Excellent advice on publishing from publishing powerhouse Jane Friedman. She talks about Traditional as well as Independent and Hybrid publishing. I especially enjoyed her advice on memoirs and audiobooks as well as her thoughts on paying for reviews.
Whenever I am out and about the first question people ask: “Do you have a website?” So I thought I’d talk briefly about the difference between a blog and an author website and if you need both.
First, no. You don’t necessarily need both, though I do recommend it for authors with several published books. But, first, let’s get into the major differences.
Though both are referred to as “websites” a website is different from the blog in that it is something that is static and unchanging. It focuses on the author and his/her work without the distraction of too many other elements (like new posts). Sometimes websites just have one page and that’s OK. The purpose of the website is to give immediate information about who the person is, what it is that they do and how you can stay in touch with them and their work. These things must be understood immediately upon visiting the author’s website.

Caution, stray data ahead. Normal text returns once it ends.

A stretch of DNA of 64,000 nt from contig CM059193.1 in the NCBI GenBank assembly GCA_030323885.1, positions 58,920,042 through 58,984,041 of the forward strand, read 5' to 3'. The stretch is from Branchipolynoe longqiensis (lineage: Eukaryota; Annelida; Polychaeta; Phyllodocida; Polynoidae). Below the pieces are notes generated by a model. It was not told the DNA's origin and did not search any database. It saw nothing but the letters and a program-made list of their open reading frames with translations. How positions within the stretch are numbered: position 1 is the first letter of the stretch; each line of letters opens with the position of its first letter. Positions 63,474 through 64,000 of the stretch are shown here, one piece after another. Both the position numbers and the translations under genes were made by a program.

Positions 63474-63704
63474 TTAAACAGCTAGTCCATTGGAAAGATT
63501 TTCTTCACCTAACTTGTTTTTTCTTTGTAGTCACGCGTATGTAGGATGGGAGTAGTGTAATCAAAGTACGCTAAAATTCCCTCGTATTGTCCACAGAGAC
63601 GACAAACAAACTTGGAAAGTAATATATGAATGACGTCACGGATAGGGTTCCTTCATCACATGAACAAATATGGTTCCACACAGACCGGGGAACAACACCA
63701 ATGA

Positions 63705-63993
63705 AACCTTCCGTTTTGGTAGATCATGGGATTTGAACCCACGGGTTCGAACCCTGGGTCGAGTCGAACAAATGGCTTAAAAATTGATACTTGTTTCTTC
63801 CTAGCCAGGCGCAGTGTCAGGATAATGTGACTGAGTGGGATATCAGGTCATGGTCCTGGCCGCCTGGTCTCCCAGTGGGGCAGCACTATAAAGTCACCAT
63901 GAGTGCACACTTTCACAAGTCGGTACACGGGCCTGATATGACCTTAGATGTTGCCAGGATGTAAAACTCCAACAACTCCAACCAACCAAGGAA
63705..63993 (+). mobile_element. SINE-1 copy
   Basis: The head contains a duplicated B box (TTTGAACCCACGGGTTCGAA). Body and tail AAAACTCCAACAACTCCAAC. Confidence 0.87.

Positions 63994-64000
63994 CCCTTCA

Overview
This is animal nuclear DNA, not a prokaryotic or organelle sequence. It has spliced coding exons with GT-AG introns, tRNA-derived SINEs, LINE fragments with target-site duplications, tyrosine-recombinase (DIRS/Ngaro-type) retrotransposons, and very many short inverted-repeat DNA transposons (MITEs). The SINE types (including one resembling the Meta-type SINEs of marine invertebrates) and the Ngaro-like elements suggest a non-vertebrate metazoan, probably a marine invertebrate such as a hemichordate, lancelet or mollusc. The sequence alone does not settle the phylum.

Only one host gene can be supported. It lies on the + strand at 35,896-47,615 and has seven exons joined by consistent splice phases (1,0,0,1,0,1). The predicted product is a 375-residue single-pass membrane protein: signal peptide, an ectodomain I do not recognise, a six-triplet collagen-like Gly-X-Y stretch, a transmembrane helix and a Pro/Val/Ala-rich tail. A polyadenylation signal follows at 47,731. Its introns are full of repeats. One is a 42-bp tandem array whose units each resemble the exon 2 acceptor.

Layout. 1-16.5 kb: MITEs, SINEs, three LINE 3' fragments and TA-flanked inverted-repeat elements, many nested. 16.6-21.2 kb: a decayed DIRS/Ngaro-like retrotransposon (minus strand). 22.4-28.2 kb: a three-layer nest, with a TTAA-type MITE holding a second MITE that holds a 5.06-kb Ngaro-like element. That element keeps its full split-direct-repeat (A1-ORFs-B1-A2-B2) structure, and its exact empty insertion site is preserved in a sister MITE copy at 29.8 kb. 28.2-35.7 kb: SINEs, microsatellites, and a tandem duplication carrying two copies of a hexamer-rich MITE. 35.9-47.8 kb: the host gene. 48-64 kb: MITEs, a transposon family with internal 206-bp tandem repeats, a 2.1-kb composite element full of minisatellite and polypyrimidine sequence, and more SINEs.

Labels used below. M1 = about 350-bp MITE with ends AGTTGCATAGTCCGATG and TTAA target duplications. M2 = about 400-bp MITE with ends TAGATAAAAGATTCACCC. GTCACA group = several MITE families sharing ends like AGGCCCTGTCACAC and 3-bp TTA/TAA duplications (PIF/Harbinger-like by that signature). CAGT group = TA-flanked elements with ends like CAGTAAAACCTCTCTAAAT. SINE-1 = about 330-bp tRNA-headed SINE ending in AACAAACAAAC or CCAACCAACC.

A blog is the place where the author (that’s you) would write on a regular and consistent basis. Deriving from the word weblog, blogs are technically also websites but the differences is that readers can come to learn more about you as a person and become familiar with your work through your consistent posts. They can get to know you personally and as you are writing your book, not just by reading your published work. A blog is always changing as the writer is always posting new content and is much more interactive than a website which is the basic difference between the two. Blogs have comments, sharing options and catch the attention of Google much better than a static website.